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Inadequate Medical Care in Prison Makes Headlines Again

A sick person in detention is entirely at the mercy of the prison or jail for their medical care.

As the result of extreme overcrowding, budget cuts, and the profit priorities of for-profit health care providers, people in prisons, jails and detention facilities with medical needs suffer from scant medical care. This phenomenon is particularly pronounced in the Deep South, where SCHR has challenged poor medical care and intolerable living conditions in litigation for decades.

Over the weekend, NPR reported on yet another lawsuit challenging the subpar medical care that prisoners — currently the only group in the United States with a constitutional right to healthcare — receive.

Lewis v. Cain

Francis Brauner was instrumental in launching a class-action suit on behalf of all people currently incarcerated at Louisiana’s Angola prison, suing for care that allegedly caused them “needless pain and suffering.” According to NPR, Mr. Brauner was sent to Dixon Correctional Institute in Louisiana in 2005. He was sentenced to 20 years, with hard labor involved. When he was roughly a quarter of the way through his sentence, he was working in the fields when an inexplicable pain shot through him — perhaps some remnant of back trouble caused by a car accident years ago — but intense enough that he could no longer stand up.

Mr. Brauner was taken to a hospital in New Orleans, but Hurricane Katrina soon hit the city, and he was moved to Angola prison. He was told the larger facilities would mean better resources and faster treatment. Instead, he languished in bed in the hospital ward for a month, essentially unattended. He developed bedsores so severe that they ate through muscle. He was denied necessary surgeries. He eventually became paralyzed from the waist down.

Soon after arriving at Angola, Mr. Brauner experienced serious lapses in medical attention and kept continuous notes of the subpar care other incarcerated people were receiving in a journal. He shared it with his attorney, Nick Trenticosta. Trenticosta was shocked when he visited the hospital ward at Angola. According to NPR:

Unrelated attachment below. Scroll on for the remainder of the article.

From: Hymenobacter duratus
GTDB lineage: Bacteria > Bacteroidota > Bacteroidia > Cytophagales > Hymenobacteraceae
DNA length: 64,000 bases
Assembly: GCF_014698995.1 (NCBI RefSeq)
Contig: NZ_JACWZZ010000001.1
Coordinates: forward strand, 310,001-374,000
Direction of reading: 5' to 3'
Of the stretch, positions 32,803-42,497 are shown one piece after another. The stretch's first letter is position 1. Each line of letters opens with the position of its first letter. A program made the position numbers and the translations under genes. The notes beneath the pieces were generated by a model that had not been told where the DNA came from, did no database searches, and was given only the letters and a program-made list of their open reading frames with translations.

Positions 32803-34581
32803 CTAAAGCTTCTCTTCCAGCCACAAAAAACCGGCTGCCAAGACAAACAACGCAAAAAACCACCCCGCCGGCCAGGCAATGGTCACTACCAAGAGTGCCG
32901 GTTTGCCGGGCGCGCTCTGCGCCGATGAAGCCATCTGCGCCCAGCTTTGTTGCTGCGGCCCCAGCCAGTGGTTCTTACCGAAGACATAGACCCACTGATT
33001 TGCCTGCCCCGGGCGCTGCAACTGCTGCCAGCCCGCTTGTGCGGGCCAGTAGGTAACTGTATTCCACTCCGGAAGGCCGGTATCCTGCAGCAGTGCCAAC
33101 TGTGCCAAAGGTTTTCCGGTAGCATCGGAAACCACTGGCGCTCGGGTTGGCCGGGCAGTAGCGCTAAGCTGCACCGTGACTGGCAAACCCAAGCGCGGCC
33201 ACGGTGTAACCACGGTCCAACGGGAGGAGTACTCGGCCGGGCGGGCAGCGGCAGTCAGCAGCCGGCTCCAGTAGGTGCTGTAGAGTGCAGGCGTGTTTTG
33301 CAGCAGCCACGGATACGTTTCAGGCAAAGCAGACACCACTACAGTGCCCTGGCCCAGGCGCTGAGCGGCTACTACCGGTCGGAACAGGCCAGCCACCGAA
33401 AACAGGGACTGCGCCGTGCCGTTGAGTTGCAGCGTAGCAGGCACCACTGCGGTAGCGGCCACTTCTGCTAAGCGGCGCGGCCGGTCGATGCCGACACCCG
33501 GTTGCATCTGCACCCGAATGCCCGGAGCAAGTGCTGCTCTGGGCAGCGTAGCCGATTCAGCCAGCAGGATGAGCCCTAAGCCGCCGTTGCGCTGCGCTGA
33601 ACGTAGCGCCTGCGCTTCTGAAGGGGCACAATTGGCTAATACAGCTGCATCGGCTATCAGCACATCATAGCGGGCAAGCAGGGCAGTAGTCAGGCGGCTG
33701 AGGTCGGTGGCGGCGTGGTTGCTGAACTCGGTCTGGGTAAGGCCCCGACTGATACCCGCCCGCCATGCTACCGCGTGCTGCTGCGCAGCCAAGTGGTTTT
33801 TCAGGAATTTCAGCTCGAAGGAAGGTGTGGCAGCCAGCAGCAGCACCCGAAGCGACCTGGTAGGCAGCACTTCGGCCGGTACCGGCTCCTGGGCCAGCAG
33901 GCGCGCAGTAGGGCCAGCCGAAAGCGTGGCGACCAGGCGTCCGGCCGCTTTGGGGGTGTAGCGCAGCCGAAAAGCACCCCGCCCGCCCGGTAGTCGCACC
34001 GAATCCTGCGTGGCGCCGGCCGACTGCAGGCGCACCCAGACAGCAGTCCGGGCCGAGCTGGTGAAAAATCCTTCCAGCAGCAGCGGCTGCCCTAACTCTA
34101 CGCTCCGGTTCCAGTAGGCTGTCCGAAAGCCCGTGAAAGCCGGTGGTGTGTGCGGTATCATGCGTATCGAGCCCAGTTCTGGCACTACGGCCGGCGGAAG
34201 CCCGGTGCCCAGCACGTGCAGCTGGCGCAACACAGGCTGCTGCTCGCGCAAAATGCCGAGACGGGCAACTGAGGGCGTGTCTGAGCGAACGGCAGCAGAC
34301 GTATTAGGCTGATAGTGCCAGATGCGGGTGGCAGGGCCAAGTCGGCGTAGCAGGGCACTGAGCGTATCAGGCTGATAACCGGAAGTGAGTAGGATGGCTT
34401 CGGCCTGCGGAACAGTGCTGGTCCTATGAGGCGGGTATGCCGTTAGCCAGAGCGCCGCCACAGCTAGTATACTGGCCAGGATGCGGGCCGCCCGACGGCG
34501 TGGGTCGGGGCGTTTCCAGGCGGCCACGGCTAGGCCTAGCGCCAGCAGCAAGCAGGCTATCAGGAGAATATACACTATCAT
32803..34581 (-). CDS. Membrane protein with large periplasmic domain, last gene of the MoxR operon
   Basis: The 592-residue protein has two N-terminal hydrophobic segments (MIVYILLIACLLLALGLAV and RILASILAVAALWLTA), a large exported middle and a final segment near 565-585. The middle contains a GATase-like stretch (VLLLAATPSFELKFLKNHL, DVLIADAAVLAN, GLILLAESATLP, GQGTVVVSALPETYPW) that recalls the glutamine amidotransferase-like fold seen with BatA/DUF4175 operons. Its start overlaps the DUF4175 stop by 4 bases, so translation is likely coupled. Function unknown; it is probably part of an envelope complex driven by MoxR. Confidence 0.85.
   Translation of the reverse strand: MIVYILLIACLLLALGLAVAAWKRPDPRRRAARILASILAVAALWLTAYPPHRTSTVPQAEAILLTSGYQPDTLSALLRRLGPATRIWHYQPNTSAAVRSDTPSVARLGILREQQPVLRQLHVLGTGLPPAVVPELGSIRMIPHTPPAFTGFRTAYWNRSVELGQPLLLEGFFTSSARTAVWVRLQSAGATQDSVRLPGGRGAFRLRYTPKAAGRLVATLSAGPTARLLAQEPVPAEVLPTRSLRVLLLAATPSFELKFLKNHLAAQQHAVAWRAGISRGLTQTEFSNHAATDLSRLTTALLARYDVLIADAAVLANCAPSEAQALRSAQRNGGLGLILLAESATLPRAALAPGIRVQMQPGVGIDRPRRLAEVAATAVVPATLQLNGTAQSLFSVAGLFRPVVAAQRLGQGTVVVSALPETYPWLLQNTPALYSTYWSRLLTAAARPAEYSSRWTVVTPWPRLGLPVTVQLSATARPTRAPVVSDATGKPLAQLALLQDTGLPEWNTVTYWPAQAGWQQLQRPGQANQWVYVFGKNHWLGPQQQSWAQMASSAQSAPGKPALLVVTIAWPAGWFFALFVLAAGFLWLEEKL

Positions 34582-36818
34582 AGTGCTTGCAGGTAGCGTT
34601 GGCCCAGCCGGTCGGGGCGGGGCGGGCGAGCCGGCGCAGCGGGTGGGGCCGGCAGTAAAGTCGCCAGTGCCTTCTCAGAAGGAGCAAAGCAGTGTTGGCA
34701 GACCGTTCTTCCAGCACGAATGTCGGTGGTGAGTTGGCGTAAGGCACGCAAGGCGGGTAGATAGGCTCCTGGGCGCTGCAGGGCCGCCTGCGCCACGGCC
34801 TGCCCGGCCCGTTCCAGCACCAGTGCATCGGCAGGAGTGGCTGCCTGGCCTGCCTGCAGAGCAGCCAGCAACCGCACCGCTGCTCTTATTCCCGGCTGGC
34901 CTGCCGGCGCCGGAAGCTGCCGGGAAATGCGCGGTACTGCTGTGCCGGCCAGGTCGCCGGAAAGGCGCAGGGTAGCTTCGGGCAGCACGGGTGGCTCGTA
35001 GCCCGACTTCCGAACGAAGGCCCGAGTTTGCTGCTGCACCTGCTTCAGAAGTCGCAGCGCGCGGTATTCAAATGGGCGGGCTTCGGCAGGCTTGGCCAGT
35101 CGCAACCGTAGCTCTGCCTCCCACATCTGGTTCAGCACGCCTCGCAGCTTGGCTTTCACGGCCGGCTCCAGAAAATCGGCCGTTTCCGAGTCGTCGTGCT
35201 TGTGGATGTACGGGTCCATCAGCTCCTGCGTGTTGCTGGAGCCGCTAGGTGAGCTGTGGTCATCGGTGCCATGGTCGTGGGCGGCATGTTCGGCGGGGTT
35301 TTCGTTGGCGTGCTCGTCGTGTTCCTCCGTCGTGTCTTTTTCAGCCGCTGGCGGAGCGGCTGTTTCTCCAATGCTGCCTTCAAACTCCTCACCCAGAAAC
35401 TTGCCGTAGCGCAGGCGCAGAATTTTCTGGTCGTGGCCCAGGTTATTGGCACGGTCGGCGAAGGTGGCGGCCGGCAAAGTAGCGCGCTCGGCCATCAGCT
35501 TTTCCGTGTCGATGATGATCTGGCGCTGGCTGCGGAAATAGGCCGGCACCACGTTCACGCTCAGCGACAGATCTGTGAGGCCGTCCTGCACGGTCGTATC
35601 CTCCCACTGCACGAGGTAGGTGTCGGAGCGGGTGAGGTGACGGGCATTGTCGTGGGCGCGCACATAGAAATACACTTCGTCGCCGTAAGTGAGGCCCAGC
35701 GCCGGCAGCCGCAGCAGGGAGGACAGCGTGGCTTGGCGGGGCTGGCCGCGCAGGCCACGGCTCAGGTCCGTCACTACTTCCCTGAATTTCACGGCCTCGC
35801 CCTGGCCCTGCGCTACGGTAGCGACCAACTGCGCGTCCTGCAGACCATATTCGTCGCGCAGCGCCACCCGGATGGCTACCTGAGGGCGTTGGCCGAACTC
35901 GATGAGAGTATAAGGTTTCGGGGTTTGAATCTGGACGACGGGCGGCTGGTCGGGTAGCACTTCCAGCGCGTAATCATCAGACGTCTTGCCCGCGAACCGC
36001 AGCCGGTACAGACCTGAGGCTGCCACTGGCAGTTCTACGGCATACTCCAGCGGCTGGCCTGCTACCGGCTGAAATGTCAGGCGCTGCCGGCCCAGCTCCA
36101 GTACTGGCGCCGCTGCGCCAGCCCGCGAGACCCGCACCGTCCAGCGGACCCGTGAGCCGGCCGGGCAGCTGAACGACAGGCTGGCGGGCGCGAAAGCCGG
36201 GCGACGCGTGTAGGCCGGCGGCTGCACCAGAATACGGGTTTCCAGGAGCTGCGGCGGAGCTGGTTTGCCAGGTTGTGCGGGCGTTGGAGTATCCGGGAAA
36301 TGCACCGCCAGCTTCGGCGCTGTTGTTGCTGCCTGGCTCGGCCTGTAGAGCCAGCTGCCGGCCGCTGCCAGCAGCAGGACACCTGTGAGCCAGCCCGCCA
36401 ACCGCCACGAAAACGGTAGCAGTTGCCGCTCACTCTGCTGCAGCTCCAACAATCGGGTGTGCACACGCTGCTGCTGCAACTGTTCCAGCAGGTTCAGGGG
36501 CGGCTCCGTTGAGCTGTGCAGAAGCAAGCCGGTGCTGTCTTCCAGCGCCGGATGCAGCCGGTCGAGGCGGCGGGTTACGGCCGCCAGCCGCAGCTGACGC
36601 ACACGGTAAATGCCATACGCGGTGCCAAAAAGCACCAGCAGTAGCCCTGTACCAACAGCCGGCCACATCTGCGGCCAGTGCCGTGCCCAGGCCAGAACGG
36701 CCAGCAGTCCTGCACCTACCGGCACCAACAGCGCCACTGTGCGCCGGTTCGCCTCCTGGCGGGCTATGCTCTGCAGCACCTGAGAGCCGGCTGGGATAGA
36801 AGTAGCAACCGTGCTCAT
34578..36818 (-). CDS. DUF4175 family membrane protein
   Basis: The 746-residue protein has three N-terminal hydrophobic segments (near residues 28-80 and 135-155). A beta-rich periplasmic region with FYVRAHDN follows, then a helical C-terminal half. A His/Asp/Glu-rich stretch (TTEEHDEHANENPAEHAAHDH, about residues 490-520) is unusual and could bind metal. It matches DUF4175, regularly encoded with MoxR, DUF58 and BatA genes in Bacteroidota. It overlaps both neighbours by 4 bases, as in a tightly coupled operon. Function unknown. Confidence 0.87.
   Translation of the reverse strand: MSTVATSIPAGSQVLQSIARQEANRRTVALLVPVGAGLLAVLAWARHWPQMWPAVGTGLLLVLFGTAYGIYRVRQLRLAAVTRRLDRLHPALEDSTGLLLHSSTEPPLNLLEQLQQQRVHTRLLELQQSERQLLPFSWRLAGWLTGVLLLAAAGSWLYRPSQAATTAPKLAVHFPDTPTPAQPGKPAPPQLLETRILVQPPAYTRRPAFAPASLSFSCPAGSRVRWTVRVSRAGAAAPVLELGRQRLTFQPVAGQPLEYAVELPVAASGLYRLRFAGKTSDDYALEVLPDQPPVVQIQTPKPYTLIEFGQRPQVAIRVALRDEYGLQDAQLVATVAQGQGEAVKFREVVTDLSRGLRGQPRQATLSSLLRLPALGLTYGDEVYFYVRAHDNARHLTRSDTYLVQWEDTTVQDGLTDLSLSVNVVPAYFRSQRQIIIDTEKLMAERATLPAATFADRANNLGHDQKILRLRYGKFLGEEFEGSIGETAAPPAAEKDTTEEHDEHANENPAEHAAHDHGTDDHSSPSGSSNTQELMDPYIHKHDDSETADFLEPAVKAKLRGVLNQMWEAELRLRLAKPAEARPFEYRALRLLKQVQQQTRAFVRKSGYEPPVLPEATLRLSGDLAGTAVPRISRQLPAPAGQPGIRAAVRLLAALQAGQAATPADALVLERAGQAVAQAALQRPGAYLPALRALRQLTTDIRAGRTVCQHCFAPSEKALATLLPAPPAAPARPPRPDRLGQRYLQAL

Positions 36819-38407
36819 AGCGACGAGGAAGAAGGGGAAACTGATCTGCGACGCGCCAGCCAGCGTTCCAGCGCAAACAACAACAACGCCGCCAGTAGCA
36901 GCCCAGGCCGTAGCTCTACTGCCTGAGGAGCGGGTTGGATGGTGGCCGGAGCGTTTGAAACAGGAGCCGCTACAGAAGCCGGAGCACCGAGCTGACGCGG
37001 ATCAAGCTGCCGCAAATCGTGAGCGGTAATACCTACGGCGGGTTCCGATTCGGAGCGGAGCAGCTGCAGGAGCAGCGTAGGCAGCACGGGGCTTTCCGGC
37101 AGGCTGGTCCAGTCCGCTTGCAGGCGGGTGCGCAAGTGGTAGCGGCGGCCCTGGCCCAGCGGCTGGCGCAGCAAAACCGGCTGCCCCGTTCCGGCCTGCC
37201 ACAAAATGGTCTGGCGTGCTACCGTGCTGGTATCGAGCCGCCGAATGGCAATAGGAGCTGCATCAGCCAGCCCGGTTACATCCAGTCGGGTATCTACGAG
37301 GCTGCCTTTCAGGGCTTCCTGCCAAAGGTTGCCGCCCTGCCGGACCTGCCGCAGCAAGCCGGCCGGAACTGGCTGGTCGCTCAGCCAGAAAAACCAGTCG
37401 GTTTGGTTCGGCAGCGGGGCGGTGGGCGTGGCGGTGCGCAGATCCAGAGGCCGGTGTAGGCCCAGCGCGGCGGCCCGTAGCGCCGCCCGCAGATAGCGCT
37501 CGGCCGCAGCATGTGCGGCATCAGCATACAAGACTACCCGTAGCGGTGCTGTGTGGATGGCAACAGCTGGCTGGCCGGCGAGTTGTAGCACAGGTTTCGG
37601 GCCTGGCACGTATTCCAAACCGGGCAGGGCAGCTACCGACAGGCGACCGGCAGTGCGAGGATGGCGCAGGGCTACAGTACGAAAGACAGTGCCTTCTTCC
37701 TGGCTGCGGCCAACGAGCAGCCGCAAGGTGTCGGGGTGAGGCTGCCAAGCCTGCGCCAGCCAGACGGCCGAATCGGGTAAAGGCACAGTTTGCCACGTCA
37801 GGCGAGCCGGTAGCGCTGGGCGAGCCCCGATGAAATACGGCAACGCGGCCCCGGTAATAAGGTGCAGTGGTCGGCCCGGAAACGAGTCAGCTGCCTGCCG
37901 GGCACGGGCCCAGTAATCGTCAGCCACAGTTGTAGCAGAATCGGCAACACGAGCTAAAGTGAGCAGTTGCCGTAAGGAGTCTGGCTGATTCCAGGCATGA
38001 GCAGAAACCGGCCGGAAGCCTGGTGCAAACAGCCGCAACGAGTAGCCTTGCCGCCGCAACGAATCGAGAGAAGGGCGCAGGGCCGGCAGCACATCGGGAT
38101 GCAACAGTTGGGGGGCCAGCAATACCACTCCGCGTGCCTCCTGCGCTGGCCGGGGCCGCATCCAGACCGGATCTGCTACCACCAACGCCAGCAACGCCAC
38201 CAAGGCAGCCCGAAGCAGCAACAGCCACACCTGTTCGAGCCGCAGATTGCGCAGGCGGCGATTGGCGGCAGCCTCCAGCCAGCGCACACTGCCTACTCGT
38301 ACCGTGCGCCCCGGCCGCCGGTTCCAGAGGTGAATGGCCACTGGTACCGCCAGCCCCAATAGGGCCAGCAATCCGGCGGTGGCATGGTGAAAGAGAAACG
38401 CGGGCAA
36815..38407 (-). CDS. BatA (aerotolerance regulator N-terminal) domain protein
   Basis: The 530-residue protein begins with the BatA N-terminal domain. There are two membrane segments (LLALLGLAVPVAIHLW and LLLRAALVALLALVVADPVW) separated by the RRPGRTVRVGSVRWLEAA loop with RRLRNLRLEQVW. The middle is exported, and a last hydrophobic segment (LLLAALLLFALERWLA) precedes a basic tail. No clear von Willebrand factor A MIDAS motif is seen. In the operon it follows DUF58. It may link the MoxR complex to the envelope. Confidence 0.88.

“There were open garbage containers,” Trenticosta recounted. “Fly tape hanging from the ceiling with a lot of dead flies on it. Over men’s beds who had open bedsores.”

Mr. Brauner went on to sue several of his Angola doctors and jailers, claiming they were deliberately indifferent to the severity of his medical condition, violating the Eighth Amendment’s prohibition on cruel and unusual punishment. Then, in 2015, the ACLU of Louisiana, along with The Promise of Justice Initiative, the law firm Cohen Milstein Sellers & Toll PLLC, and the Advocacy Center filed a complaint against the Louisiana Department of Public Safety and Corrections, Lewis v. Cain. According to the ACLU of Louisiana, the “complaint alleges that the [Angola] prison’s more than 6,000 prisoners are all at risk of serious harm, while scores of men have already experienced unnecessary injury, suffering and death.” Late last month, Judge Shelly Dick said the case could proceed as a class action lawsuit on behalf of Angola’s prisoners.

Substandard medical care in detention facilities has created a public health crisis, with more than 600,000 people being released from prison every year and going home to their communities, carrying with them both infectious diseases and medical conditions requiring immediate attention and resources. Medical failures are particularly pervasive in jails, where detainees with serious medical needs are often ignored by a system that knows the average length of stay for jail detainees is 3 months. Rather than treat the individual as a patient, medical systems in jails more often treat them as problems that will leave their jurisdiction in a matter of months.

To ensure adequate medical care for people who are incarcerated, SCHR has brought a number of class action lawsuits.

For example, SCHR filed Leatherwood v. Campbell, a federal class action lawsuit on behalf of all men who were HIV-positive and incarcerated at Limestone Correctional Facility in Harvest, Alabama. The lawsuit challenged the inadequate medical treatment and deplorable housing provided to HIV-positive men at the facility. The defendants named in the lawsuit were the Alabama Department of Corrections (ADOC) and NaphCare Inc., the state’s former private medical provider. The ADOC and the plaintiffs entered into a two-year settlement agreement in which the Defendants agreed to improve HIV medical care at Limestone by ensuring that all incarcerated people who are HIV-positive received their medications, by hiring a full-time HIV Specialist, and by improving the living conditions for all people with HIV at the institution.

Read more about Lewis v Cain here. Read more about SCHR’s history of healthcare advocacy here.